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Sep 20, 2017
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Intelligent Content For The Food Fascinated
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SERVING SAINT LOUIS SINCE 1999
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Ones to Watch 2014: Josh Charles and John Fausz
By Julie Cohen | Photo by Carmen Troesser
Posted On: 01/02/2014   


Josh Charles
Age: 23

John Fausz
Age:27

Why Watch Them: Every day is a meeting of inquiring minds.

When Josh Charles was 16, his mother gave him a copy of Thomas Kellers French Laundry Cookbook for Christmas. The gift would irrevocably change his life. Since then, hes worked in about as many kitchens as he is years old. Yet when he stepped into the fine-dining restaurant Elaia, just over a year ago, he was willing to take a position he considered the very bottom of the line. A mere five months later, his name appeared at the bottom of Elaias menu, along with his new title of chef de cuisine.

John Fausz was only a teenager when he tasted a Jever Pilsener while traveling in Germany. Before that I think Id had all of two Bud Lights in my life when I tasted it, I just about panicked by all the flavors I was experiencing. Although beer and spirits became his passion, before coming to Olio, Fausz had no managerial experience and only a couple of years behind the stick. But he was an obsessive learner, and according to Andrey Ivanov, wine director at Olio and general manager at both Elaia and Olio, He was my first hire and the best decision Ive ever made.

Their jobs are entirely different; Fausz is formally titled Beer and Booze General and bar manager, and for Charles, its all about the food. Their work areas are separate, connected by a long hallway and stairwell. But their caffeine addiction constantly brings them together. Charles prefers the drip coffee from Olio, and Fausz will only drink the espresso from Elaia. While their particular tastes make for a lot of running up and down the stairs, its in these brief exchanges that grounds for greatness percolate.

Here, the creative forces behind Elaia and Olio share what they learn from each other.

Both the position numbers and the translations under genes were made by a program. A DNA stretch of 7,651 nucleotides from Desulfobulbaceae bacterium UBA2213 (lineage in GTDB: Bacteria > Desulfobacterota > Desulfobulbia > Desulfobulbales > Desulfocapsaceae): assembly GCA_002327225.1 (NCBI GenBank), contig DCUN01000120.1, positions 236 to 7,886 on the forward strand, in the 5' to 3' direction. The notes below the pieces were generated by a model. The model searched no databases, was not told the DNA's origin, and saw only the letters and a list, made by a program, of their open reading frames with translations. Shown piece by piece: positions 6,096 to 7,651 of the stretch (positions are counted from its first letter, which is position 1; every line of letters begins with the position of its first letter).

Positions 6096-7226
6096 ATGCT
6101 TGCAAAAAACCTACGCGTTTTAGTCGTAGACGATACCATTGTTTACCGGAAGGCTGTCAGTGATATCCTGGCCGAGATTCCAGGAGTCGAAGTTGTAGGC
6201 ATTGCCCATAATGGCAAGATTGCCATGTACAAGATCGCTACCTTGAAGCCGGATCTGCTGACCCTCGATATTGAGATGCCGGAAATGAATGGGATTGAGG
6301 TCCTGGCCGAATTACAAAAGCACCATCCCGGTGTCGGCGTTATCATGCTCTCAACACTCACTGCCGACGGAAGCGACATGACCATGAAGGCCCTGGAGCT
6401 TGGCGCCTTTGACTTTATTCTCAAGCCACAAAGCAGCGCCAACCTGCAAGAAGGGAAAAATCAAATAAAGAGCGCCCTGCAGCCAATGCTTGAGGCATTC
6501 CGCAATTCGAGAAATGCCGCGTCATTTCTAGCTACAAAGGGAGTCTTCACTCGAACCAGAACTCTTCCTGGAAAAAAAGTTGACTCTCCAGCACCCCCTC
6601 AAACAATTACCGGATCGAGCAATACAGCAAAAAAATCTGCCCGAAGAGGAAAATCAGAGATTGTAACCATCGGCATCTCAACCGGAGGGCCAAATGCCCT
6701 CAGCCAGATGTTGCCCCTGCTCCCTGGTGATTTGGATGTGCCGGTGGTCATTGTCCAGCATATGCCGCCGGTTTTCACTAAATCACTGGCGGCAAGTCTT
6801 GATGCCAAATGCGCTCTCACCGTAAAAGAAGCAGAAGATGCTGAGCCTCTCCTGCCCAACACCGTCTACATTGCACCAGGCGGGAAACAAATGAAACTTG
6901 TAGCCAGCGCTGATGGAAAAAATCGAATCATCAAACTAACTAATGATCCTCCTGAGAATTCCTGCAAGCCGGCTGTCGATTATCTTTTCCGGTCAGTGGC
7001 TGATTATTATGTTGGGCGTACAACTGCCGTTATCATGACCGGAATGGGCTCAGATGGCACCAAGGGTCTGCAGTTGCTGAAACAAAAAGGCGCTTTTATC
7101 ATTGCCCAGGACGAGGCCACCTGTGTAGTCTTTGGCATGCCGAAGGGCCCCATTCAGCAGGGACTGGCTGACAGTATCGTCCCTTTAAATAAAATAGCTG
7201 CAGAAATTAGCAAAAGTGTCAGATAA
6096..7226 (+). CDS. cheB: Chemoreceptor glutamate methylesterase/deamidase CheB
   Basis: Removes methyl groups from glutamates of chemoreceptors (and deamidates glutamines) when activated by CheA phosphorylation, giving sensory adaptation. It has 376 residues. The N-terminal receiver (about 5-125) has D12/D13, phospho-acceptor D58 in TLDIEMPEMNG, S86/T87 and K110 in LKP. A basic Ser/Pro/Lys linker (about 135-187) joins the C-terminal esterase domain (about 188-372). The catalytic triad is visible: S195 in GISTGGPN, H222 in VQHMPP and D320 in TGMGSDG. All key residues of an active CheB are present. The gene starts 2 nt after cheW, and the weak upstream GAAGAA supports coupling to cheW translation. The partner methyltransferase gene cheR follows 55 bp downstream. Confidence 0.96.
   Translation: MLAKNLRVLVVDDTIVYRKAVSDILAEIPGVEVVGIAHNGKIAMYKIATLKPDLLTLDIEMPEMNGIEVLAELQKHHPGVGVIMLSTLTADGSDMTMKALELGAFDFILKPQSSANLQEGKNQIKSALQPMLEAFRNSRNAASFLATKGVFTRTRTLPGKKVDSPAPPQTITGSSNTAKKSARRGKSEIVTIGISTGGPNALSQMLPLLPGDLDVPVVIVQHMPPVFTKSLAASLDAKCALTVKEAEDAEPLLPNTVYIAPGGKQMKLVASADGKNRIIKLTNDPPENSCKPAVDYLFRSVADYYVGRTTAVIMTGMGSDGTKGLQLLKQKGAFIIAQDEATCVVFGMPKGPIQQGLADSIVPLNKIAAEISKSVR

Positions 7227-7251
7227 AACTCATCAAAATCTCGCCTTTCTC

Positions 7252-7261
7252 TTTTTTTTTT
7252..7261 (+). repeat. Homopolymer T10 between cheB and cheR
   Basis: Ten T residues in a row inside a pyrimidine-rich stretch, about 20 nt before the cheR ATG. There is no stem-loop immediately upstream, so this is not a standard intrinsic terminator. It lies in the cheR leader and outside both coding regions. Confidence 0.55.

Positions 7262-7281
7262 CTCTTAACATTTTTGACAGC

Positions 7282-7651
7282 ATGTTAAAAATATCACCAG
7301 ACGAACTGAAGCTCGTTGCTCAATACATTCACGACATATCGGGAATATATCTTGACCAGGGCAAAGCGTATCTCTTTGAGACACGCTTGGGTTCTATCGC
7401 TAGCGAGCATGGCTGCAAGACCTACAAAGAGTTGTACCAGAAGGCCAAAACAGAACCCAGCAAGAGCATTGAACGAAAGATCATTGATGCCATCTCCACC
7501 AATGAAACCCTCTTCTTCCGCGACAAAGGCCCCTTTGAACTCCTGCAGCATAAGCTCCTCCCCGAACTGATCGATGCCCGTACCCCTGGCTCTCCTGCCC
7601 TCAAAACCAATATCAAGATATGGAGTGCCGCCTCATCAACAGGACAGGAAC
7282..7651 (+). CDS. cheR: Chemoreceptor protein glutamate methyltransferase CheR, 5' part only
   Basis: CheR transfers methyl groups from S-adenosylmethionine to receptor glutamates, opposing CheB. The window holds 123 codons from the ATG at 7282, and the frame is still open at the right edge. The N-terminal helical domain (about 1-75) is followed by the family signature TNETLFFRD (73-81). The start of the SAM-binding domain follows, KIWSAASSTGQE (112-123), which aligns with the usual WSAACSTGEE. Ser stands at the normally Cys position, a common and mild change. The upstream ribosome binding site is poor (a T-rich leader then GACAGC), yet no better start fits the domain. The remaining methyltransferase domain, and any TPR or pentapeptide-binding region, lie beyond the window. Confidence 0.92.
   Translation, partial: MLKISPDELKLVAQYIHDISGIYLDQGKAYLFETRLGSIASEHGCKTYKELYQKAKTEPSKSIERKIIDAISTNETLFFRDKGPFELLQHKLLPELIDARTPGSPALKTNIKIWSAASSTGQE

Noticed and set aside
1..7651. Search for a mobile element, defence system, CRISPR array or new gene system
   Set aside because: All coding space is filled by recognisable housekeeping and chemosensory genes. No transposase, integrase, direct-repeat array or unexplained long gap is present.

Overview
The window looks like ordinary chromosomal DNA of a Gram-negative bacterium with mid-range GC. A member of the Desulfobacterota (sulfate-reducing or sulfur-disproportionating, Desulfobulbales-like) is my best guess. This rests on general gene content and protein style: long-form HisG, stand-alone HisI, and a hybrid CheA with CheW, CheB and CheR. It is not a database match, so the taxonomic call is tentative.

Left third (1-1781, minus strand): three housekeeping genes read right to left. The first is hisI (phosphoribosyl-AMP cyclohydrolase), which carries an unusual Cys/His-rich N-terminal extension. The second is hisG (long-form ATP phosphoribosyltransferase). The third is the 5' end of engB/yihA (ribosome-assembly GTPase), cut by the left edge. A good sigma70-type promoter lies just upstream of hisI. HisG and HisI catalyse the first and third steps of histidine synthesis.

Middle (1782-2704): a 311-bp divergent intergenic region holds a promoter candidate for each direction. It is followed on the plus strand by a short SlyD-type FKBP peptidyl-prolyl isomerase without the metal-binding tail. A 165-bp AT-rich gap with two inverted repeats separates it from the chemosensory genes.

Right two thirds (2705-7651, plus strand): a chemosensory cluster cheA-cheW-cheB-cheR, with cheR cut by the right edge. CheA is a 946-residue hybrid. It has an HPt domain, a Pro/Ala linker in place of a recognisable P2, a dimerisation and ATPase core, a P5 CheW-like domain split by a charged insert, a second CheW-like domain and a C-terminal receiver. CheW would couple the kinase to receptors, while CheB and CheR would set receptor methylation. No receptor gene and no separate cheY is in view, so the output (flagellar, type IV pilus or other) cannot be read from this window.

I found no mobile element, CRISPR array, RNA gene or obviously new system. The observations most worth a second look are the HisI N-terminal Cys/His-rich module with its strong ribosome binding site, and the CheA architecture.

Charles: Im not nearly as experienced with wine as the rest of the guys. They like to play a game with me. Ill walk into the room as they are all sitting there tasting, and they say Josh, taste this. One of the reasons I love being here is that they are always teaching me.

Fausz: I love it when you come behind the bar. I like getting a chefs perspective on it because he has an entirely different set of training. Its really fun to try what Im excited about on Josh. Im just like Taste this. What do you think? Is this as compelling as I think it is?

Charles: Oftentimes, when Im creating a new dish, and hes walking by, Ill be like, Hey come here, you gotta taste this. And hell tell me exactly what he thinks. From there, Ill adjust and go on.

Fausz: Hes always coming down to the bar and talking about a certain flavor profile he needs for a dish, whether it be an ingredient, or something to actually add to a dish or a pairing. We each have a nice flavor bank in our minds to draw from.

Charles: Completely opposite flavor banks is the key here.

Fausz: But complementary.

Charles: Were always trying to align it.

Fausz: Thats what makes it really, really fun.

Charles: Fausz has got a list of alcohols that Ive never even tasted that hes slowly, day by day, letting me try, to get me to just know what it is and give me the background and know why it tastes like it does.

Fausz: Taste this Tunisian fig eau-de-vie. Guess what it is.

Charles: Then Ive got ingredients that hes never tasted such as celtuce we got in from one of our farmers. Its an Asian green primarily grown for its stalk. Its something I saw out in San Francisco, and we dont have here. The second I had it, I was running down, Look! Look! Celtuce!

Fausz: The thing that gets us really excited is a cocktail dinner something that incorporates a lot of food elements into the cocktails and booze elements into the food in such a way that is really pretty adventurous.

Charles: Fausz has an obsession with vermouth. Were gonna have to do vermouth in one way or another. The idea can be anything from putting foie gras and vermouth on the same plate, maybe a terrine of it with a gele of vermouth and then maybe deconstructing the elements of vermouth.

Fausz: Theres so much to play with, especially with a lot of heirloom ingredients and Slow Food-classified ingredients from Italy, like keynote peels, things like that. Its really fun to try and tease out certain flavors. Its still in such a nebulous formation right now.

Charles: We have a lot of fine-tuning to do, but we will get there.

Fausz: We each have our notebooks we write food combos down in.

Can I see them?

Charles: No. Then youll know our secrets.
Julie Cohen


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